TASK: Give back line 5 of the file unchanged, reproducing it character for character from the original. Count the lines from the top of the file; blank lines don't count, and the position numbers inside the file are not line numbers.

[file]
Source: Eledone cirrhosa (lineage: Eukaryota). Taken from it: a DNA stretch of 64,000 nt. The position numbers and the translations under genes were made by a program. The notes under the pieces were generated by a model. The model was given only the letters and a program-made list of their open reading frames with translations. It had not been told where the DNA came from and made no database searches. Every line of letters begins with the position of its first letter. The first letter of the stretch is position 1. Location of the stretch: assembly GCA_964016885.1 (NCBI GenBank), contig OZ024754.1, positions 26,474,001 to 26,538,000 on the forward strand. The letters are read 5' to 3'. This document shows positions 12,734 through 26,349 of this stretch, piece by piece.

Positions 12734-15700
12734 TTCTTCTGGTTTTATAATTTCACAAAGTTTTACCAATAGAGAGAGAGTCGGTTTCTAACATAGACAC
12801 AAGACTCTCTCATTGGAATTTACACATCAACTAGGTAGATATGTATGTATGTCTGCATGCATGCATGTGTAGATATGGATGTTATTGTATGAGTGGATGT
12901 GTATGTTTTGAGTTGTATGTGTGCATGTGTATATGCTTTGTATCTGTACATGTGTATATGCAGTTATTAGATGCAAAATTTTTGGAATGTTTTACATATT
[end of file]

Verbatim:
12901 GTATGTTTTGAGTTGTATGTGTGCATGTGTATATGCTTTGTATCTGTACATGTGTATATGCAGTTATTAGATGCAAAATTTTTGGAATGTTTTACATATT